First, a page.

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Dew Course

Adapted from a discourse by the Alter Rebbe by Rabbi Yossi Marcus[1]


Beginning with the week of Devarim and through the holidays of Tishrei, the discourses of Likutei Torah set the tone for the period of introspection and Teshuvah of the month of Elul, the Days of Awe. This discourse begins uses a verse regarding the manna in this week’s Torah portion to describe the renaissance the soul can experience when its host body pays it some attention.

And He fed you the manna...to teach you that not on bread alone does man live, but on what issues forth from the mouth of Havayah does man live...[2]

The manna is associated with the level of Dew.

[Rain represents Divine beneficence that descends in response to human deed, just as rain is formed from risen moisture. Dew, in contrast, represents Divine beneficence that stems from a place where human deed is irrelevant. Rain is reciprocal; dew self-initiated. The manna, which arrived from heaven without any human effort--physical or otherwise--is therefore associated with dew.]

Thus the manna arrived in the desert with a layer of dew above and below it.[3]

[Incidentally, this is the source for the custom to surround the Shabbos challah: a board or plate is placed beneath the challah and a cover placed upon it.]

This same dew will be used in the future to resurrect the dead.[4]

[In his notes to Likutei Torah, Rabbi Rivlin cites the following comment by the Meiri, which draws a parallel between the manna and the resurrection of the dead:

Rambam writes that during the era of the resurrection of the dead, man will exist in a physical form, but he will not eat or drink. Such an existence parallels the existence of the Israelites in the desert, where although sustained by the manna, were “pained and starved”[5] since they had to trust in G-d that it would arrive the next day. Thus, in a sense, although they ate, it was if they did not eat, paralleling the era of the resurrection of the dead as described by Rambam.] 

Now the resurrection of the dead is a phenomenon that stems from G-d's abundant mercy. As we say in the Shemone Esrei, “He resurrects the dead with abundant mercy.”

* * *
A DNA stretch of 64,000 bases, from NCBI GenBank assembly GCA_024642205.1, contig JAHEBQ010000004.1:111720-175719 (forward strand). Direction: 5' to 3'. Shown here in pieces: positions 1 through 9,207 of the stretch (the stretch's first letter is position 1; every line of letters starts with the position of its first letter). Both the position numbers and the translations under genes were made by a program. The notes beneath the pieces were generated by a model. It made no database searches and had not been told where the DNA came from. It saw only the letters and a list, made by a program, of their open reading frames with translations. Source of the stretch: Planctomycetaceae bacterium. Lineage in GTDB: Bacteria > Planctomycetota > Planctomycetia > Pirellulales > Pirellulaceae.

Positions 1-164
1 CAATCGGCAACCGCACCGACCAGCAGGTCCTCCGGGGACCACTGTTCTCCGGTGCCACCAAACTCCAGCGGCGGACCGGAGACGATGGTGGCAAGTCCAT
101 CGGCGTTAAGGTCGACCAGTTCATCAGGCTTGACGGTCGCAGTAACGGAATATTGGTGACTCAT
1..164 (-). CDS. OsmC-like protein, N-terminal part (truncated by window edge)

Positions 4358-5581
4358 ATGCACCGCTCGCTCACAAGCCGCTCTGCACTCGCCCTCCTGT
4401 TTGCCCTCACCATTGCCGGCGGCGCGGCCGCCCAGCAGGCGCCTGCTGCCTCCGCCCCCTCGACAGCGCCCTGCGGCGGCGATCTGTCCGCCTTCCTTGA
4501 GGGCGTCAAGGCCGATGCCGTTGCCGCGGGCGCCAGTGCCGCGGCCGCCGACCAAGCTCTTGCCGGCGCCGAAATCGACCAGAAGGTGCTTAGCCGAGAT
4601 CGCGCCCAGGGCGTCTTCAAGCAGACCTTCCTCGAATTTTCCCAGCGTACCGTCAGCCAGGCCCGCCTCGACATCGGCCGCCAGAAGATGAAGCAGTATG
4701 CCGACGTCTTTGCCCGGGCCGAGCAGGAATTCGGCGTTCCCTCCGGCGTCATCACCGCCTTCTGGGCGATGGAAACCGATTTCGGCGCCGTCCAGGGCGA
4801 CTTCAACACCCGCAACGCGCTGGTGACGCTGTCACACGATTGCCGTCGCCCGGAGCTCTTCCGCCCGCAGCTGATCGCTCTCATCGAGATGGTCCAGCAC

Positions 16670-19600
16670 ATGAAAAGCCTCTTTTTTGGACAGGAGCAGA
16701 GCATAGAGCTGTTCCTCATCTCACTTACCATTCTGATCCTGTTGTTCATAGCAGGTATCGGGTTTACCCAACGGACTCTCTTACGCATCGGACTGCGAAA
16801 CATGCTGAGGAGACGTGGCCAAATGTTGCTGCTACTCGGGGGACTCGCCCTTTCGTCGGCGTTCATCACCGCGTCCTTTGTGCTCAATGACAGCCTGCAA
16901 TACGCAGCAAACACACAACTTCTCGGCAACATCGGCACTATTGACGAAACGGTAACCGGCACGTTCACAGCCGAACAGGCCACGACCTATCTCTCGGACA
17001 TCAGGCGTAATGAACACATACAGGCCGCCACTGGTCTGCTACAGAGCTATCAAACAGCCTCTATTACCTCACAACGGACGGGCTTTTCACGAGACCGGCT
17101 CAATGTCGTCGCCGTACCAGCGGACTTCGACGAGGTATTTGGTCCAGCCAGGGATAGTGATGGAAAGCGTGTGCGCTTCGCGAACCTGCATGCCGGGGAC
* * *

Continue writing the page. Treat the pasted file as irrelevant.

The level called "abundant mercy," rachamim rabim stems from a sublime place in the Divine scheme. This is reflected in the human sphere, where the greater the person, the greater his capacity for mercy. Thus a king has the greatest capacity for mercy because of his incomparable superiority over his ministers and subjects. Their immense inferiority in his eyes brings out his mercies upon them.

Similarly, the Ohr Ein Sof looks upon all of creation with great mercy, since it is all as naught before Him.[6] Even the loftiest worlds are utterly subordinate to Him, as it is written, “Even the heavens do not find merit before Him.”[7]

This mercy extends even to the righteous in Gan Eden. For there they enjoy only a reflection of the Divine light. However, they are to be pitied because they remain outside of the Divine essence. For of they would be one with the Ein Sof their selves would be lost and it would not be said of them that they are “enjoying” the Divine light.

[The Alter Rebbe was known to enter a state of dveykut, utter oneness with Divine consciousness. When in such a state he would often exclaim in Yiddish: “Ich vil ze garnist. Ich vil nit dain Gan Eden, ich vil nisht dain oilam haba, ich vil mer nit az dich alein!

“I want nothing. I don’t want Your Gan Eden, I don’t want Yours truly, World to Come, I want no less they You Yourself!”[8]]

A wise person should meditate upon this to awaken abundant mercy upon his soul, on the Divine spark within him, which is literally a part of Divinity. In other words, the soul comes from a consciousness that is beyond time and space or any of the limitations of physical existence. And now it is shackled and fettered within the transient worldly concerns of the human being. The light that it knows to be true is obscured by what is essentially nothingness.

Even a soul whose host studies Torah is not always at ease. For often the study of Torah is done not to cleave to the Divine but to increase one’s knowledge to flatter the ego. Such study is referred to as existing “under the sun” and falls into the category of “vanity and evil spirit.”[9]

When a person meditates on the sorry state of his soul, he awakens abundant mercy upon himself and thereby resurrects his soul literally like the resurrection of the dead. For this awakens the heavenly Dew, as it is written, “Your dew is a dew of lights”[10] referring to the “dew that drips from the mouth of Atik.”[11]

[Atik refers to the sphere where “there is no left side”—it is beyond the source for concealment. When this level is revealed, even the dead come alive.] 

In other words, the resurrection of the dead takes place when there is a Divine revelation of such intensity that even in a place that has a minimal amount of spiritual light is elevated and united with G-d, as smaller flame becomes one in the larger flame of a torch.

In an identical way, a person can “resurrect” his soul by awakening the abundant mercy upon it and bringing to it the dew of life.

In this way we can explain the verse cited at the beginning of the discourse. “Man does not live by bread alone” meaning that the study of Torah, which is compared to bread, cannot by itself give life. It must be accompanied by an awareness that that “it is the word of
G-d”—that the Torah is G-d’s wisdom and a means to connect with Him. And with this recognition the soul receives its recussitation.


[1] Likutei Torah.

[2] Deuteronomy 8:3.

[3] Exodus 16:13-4, see Rashi there.

[4] Chagigah 12b.

[5] Deuteronomy 8:3.

[6] Zohar 1:11b.

[7] Job 15:15.

[8] Hayom Yom 18 Kislev, (p. 113).

[9] Ecclesiastes 1:14.

[10] Isaiah 26:19.

[11] Zohar 2:61b.



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